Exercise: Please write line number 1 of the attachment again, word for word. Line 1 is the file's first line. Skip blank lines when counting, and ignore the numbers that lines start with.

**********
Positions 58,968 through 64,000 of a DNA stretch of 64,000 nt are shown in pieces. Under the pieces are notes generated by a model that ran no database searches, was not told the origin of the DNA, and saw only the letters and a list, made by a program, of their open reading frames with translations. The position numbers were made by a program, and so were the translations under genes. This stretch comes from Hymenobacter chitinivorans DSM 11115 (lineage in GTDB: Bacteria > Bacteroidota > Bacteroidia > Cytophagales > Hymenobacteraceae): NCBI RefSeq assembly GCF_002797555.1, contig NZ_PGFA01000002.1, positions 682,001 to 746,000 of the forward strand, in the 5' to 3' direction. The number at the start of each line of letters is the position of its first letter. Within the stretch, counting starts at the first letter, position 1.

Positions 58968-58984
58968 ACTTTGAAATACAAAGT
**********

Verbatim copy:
Positions 58,968 through 64,000 of a DNA stretch of 64,000 nt are shown in pieces. Under the pieces are notes generated by a model that ran no database searches, was not told the origin of the DNA, and saw only the letters and a list, made by a program, of their open reading frames with translations. The position numbers were made by a program, and so were the translations under genes. This stretch comes from Hymenobacter chitinivorans DSM 11115 (lineage in GTDB: Bacteria > Bacteroidota > Bacteroidia > Cytophagales > Hymenobacteraceae): NCBI RefSeq assembly GCF_002797555.1, contig NZ_PGFA01000002.1, positions 682,001 to 746,000 of the forward strand, in the 5' to 3' direction. The number at the start of each line of letters is the position of its first letter. Within the stretch, counting starts at the first letter, position 1.